-- For the Diamond family, it was a very different Christmas celebration.
Kevin Diamond; his son, also named Kevin; and his brother, Mike, shifted their usual work quarters from the temperature-controlled environment of the Wells Fargo Center for the outdoor rink being built next door at Citizens Bank Park.
The Diamonds work on the ice crew at the Wells Fargo Center, but when the chance to work on the rink that will be used by the Philadelphia Flyers
and New York Rangers
for the 2012 Bridgestone NHL Winter Classic came, there was no question they would want to be involved.
Kevin Sr. and Mike were part of the crew that helped put together the rink at Fenway Park for the 2010 Winter Classic between the Flyers and Boston Bruins
, but to be part of the Classic crew in their hometown is a big deal.
"It's pretty special," Kevin Sr. told NHL.com. "Being from Philadelphia and being in this stadium, which I've been here lots of times for Phillies games, and to see the rink in the middle of it, it feels pretty cool."
Kevin Sr., 46, has been making ice for Flyers games at the Spectrum and Wells Fargo Center for 27 years. He's been joined the last three years by his son, Kevin Jr., now 19. Mike Diamond, 53, has been working with Kevin Sr. for 16 years.
The trio works as part of the Flyers' game-day operations ice crew, but being able to work the Classic together -- on Christmas -- makes for a little bit more than the usual dose of fun.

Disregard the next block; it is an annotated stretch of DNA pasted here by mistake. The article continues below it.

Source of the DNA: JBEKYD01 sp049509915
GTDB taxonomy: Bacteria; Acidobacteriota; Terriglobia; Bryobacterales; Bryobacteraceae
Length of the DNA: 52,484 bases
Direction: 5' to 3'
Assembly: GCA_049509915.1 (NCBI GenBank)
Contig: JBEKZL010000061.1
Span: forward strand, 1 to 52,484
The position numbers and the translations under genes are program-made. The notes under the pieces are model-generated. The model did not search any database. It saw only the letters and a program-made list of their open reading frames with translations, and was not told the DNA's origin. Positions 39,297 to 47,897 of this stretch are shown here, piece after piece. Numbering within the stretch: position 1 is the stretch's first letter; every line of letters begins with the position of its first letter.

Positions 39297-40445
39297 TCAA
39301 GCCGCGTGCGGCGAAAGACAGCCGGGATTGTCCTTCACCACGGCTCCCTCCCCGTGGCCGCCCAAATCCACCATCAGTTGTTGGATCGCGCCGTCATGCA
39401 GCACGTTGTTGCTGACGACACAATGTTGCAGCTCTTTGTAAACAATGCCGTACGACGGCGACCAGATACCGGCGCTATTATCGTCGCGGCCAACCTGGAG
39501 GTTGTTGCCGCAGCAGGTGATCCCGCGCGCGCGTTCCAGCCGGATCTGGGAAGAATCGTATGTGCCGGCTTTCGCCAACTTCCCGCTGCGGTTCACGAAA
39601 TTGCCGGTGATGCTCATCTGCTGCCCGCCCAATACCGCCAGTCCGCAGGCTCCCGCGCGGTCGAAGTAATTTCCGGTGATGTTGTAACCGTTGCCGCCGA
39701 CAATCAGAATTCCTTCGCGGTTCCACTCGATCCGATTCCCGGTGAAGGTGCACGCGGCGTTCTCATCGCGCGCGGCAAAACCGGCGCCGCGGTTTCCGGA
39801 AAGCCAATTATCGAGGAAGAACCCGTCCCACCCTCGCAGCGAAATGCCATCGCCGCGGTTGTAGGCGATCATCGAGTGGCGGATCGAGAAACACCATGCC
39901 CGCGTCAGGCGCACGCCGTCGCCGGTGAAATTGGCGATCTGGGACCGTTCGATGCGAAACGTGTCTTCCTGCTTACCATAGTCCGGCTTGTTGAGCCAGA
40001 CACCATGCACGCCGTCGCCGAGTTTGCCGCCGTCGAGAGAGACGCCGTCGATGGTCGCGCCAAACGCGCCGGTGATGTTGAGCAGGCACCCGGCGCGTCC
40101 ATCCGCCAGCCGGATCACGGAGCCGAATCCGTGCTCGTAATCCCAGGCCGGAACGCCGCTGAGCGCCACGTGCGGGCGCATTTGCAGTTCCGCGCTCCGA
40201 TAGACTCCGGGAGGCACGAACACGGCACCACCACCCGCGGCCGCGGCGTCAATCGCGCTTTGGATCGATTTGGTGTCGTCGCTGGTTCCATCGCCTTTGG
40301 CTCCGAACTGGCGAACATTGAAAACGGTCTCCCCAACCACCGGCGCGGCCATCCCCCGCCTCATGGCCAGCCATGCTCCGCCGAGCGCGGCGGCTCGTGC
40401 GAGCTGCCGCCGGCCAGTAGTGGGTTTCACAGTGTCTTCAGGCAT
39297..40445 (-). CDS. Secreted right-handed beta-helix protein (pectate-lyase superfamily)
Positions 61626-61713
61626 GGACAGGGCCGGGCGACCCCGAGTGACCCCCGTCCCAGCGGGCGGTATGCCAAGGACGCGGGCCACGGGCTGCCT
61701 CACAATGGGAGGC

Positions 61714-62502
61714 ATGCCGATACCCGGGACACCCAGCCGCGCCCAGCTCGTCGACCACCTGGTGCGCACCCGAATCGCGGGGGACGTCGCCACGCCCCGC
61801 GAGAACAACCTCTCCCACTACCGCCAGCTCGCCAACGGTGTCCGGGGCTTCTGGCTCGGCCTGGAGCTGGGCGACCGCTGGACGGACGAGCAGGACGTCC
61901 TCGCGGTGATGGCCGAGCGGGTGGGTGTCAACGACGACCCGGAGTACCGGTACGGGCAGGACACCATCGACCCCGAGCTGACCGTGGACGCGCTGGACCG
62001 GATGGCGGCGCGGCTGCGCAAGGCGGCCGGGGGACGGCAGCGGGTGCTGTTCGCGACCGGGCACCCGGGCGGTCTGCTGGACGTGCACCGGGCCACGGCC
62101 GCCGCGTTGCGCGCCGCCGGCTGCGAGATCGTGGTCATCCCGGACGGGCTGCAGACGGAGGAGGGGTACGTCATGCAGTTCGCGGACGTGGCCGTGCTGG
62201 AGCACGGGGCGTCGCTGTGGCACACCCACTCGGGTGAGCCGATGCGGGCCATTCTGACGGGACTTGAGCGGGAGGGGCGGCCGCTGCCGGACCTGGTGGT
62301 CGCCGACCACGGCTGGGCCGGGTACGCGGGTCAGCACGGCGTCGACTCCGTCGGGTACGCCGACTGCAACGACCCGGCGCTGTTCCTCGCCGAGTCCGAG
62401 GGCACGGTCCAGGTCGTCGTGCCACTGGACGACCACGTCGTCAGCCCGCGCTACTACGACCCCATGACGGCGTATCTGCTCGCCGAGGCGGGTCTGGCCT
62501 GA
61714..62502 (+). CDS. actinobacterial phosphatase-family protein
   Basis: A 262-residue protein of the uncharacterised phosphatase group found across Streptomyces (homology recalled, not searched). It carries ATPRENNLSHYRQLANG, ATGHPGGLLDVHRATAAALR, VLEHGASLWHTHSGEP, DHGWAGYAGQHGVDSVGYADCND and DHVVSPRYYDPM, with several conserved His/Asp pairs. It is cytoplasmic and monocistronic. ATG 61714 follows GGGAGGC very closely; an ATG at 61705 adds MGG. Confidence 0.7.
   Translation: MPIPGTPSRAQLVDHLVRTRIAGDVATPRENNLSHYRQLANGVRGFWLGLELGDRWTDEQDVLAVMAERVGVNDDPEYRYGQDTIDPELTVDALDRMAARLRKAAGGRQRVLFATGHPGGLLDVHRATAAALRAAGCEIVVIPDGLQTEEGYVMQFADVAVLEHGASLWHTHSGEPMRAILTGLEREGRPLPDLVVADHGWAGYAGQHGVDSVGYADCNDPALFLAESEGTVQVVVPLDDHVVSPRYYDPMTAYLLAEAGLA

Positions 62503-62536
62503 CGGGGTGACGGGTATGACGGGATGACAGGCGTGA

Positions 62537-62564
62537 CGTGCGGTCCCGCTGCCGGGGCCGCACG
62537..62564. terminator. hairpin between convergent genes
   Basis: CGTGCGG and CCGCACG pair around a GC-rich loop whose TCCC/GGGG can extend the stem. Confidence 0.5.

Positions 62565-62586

"It's a real family atmosphere," Mike told NHL.com.
It's also a learning experience. Kevin Sr. and Mike got a first-hand look at how NHL Senior Facilities Operations Manager Dan Craig and his crew work two years ago, and relished the chance to job on board with them again.
"Dan's very experienced," said Mike. "He gives us a lot of help with stuff. He's pretty good."
Craig told NHL.com he enjoys having the local NHL team's ice crew take part in the Classic rink build. Not only for the extra manpower -- he said by next week there will be six members of the Wells Fargo Center ice crew helping -- but in building relationships with the ice crews in different cities. When he's not building outdoor ice rinks in baseball stadiums, Craig's regular job is overseeing the playing surfaces in all 30 buildings and making sure each has the best ice possible. Knowing more than names and e-mails makes his life a lot easier.
"It gives not only them but us relationships," said Craig. "They build good relationships all the way around -- for the locals, for the National Hockey League. We have guys from Chicago (on his crew), we have guys from Montreal, we have guys from Minnesota, we have guys form Winnipeg. All of a sudden you turn around and we've got guys from six different cities all working together. Everybody's a big happy family and it's all for the betterment of hockey."
Contact Adam Kimelman at email@example.com. Follow him on Twitter: @NHLAdamK